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Volume 10 No. 25

International Football

Egypt's national football league "will resume next month, a year after more than 70 fans were killed in clashes following a game in Port Said," according to Tariq Panja of BLOOMBERG. Following a meeting between the sports and interior ministers, the country's football governing body said on its website that "the Egyptian Premier League will start a new season on Feb. 2." The first round of games will be played without spectators. The Egyptian FA said that the competition "will be divided into two pools, with the winners and runners-up of each qualifying for the semifinals." It is the first time it has used the format since '76. Football matches in the country "were suspended indefinitely when Al-Masry fans attacked visiting supporters from Cairo-based Al-Ahly" in February, "a year after a mass uprising forced former President Hosni Mubarak from office." Weapons in the football violence included knives, swords, clubs, stones, bottles and fireworks (BLOOMBERG, 1/2). The AP reported "attempts to restart the league since last year failed because Al-Ahly fans demanded that perpetrators first be held to account." A verdict is due Jan. 26 in the trial of 73 security officials and fans, some facing murder charges. The last time the league "was due to resume was during the same week President Mohammed Morsi set a referendum on the country's new constitution," so the FA decided to delay it. The association said Sunday that the ministries in charge of security and sports felt restarting the league in February is "positive for the economy, the sport" and would signify stability (AP, 1/2).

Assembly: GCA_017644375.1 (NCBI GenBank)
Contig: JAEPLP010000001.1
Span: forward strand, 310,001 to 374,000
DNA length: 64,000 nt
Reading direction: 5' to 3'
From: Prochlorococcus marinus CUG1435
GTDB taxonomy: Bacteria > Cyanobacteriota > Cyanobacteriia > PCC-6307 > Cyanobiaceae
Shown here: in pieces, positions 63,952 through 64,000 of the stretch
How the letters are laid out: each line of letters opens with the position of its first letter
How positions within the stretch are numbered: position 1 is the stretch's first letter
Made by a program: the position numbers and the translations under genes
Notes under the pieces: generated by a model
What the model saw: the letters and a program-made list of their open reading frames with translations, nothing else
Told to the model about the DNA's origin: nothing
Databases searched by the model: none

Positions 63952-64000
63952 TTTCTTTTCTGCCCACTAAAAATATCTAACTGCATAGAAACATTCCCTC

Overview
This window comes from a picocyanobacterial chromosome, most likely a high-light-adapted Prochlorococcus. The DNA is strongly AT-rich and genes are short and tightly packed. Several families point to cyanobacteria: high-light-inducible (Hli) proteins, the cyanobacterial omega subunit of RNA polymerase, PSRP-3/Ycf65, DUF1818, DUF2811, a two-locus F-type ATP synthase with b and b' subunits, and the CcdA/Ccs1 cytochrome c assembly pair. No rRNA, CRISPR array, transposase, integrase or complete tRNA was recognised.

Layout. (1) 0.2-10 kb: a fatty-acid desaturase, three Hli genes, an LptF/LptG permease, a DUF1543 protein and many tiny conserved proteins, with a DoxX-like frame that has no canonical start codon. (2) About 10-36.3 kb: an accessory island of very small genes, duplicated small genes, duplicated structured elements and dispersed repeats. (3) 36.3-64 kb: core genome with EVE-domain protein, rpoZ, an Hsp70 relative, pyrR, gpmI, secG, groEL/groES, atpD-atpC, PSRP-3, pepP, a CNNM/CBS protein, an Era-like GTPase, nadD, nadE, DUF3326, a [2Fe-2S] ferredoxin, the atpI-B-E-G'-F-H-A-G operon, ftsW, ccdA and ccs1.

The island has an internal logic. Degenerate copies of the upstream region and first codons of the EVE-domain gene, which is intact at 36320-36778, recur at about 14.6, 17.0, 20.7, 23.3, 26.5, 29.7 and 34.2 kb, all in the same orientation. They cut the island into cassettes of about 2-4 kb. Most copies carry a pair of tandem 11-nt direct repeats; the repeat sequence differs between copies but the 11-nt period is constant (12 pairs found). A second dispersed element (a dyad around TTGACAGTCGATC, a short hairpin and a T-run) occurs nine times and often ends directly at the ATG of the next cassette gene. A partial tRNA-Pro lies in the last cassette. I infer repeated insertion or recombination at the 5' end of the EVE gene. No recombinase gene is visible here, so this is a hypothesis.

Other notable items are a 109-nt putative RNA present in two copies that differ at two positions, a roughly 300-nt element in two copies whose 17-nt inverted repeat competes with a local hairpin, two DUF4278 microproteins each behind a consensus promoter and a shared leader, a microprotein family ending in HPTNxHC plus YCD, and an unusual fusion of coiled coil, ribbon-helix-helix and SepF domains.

Despite recent reports in English newspapers that David Beckham has been in talks with Chinese Super League club Shanghai Shenhua to make about $404,000 a week, a club insider revealed he is actually "unlikely" to be signed by the team, according to Daniel Ren of the SOUTH CHINA MORNING POST. The source, who was briefed by club Owner Zhu Jun, added that "Shenhua never approached Beckham and has no plans" to import him. The source said, "It was sheer rumour. Shenhua has no financial strength to sign another superstar." China has "increasingly become a new magnet" for int'l football stars as the free-spending clubs, including national champions Guangzhou Evergrande, "have sought to import big-name players and coaches" (SCMP, 12/31). In Abu Dhabi, UAE, Paul Oberjuerge wrote "of late, we have heard where David Beckham will not go," however, he "will play somewhere." Despite denials two weeks ago by UAE Pro-League club Al Jazira's media communications department, him joining the club "makes at least as much sense as any destination in Europe or Africa or the Americas." It would "broaden 'Brand Beckham' by taking him to the Middle East and to the Muslim world for the first time" (THE NATIONAL, 12/31).

NOT WORTH IT: In Sydney, Michael Lynch wrote if the recent reports about Beckham going to Shanghai are correct "then the dream of Becks ending his days as Aussie Dave ... are dashed." If the rumors are true, then "of course" it would be a letdown, "definitely" a dose of reality, and "maybe" the outcome of fanciful thinking. Still, "for all that massive publicity Beckham would have brought, and the new fans he would have attracted, he would have only been a short-term marketing ploy." To build the game long term, needed "is a commitment to excellence and the development of our own young talents, players who can star on the domestic stage before the best and brightest are sold to bigger clubs overseas." Also needed "is the development of a dedicated fan culture, the kind of emotional commitment to a team and a shirt that means supporters stick with the club through thick and thin and turn up at games irrespective of conditions" (SYDNEY MORNING HERALD, 1/2).